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VIP smoking cessation intervention for adults with serious mental illness

Institution: University of California, San Francisco
Investigator(s): Heather Leutwyler,
Award Cycle: 2019 (Cycle 29) Grant #: T29IP0235 Award: $495,156
Subject Area: Tobacco-Use Prevention and Cessation
Award Type: High Impact Pilot Award

Initial Award Abstract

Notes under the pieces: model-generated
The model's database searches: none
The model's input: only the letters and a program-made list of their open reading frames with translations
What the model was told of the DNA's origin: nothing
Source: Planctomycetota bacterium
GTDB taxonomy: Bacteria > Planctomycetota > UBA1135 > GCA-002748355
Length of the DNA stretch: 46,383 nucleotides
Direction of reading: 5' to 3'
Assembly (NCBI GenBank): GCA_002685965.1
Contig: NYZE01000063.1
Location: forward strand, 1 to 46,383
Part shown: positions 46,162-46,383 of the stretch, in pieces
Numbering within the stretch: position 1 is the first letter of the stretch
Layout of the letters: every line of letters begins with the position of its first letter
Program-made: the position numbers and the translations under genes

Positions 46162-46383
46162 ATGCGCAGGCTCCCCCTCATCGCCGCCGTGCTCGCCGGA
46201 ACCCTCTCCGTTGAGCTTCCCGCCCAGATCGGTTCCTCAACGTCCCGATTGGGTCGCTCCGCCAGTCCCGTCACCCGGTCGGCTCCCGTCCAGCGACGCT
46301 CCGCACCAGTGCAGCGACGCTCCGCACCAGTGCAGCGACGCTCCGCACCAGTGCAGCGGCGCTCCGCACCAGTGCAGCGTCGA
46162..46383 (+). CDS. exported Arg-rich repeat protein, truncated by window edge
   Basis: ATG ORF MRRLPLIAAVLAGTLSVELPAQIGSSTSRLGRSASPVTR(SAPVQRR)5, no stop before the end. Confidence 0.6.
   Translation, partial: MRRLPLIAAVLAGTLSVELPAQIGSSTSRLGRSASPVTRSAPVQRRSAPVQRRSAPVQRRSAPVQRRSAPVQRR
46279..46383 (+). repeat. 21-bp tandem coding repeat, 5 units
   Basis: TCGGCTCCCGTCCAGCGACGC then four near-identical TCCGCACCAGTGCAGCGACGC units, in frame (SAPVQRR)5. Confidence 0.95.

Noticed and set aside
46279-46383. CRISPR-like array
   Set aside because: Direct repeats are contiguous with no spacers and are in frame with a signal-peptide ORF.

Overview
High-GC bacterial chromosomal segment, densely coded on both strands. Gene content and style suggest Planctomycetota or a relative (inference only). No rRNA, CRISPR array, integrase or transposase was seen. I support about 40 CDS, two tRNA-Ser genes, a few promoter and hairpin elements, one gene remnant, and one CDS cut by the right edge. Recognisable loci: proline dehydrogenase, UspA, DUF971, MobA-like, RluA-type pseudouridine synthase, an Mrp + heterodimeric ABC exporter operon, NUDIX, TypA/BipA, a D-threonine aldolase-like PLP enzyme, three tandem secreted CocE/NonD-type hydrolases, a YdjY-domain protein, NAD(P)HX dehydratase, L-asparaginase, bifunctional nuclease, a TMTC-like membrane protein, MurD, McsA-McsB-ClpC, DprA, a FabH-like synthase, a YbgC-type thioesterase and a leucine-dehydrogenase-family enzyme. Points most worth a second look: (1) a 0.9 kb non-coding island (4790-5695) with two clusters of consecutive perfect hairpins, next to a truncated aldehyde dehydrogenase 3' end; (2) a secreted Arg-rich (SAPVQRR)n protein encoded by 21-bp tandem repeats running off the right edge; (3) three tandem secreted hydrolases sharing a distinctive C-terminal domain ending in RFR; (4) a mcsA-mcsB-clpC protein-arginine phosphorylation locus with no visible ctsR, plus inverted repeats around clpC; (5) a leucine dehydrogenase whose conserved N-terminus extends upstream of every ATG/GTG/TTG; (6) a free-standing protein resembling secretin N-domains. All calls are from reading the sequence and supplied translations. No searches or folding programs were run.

The majority of people with serious mental illness (SMI) smoke cigarettes. They are heavier smokers, have more severe withdrawal symptoms, lower quit rates, poorer health and die about 25 years earlier than those without SMI. Smoking is one of the most important modifiable risk factors for early death and disability in the SMI population. Even though their motivation to quit smoking is high, their success rate is poor due to limited access to effective cessation treatment. Current programs for smokers with SMI include a combination of counseling and medications. Adding physical activity to the smoking cessation program may help with cessation but there is not enough research evidence to support this approach yet. Our team has data from several studies that suggest the use of a videogame-based physical activity program is an accessible and effective method to improve mental health, increase physical activity, decrease social isolation, and improve health among people with SMI. One strategy to improve smoking cessation outcomes is to provide treatments that help with cessation concerns (e.g., anxiety, cravings) while improving health outcomes. In this proposed study in a sample of 60 adults with SMI, we will: 1) Examine the feasibility and acceptability of a smoking cessation intervention that includes: a) VIP intervention: videogame-based physical activity intervention (50 minutes, 3X/week for 12 weeks) b) pharmacotherapy (bupropion), and c) smoking cessation counseling; 2) Estimate the efficacy of the VIP intervention group compared to the control group (CG) (sedentary video games, pharmacotherapy, and smoking cessation counseling) by smoking reduction, days of non-smoking, and 7-day point prevalence tobacco abstinence at 6 and 12 weeks; and 3) Determine whether participants in the VIP group have greater reduction in number and severity of psychiatric symptoms compared to controls.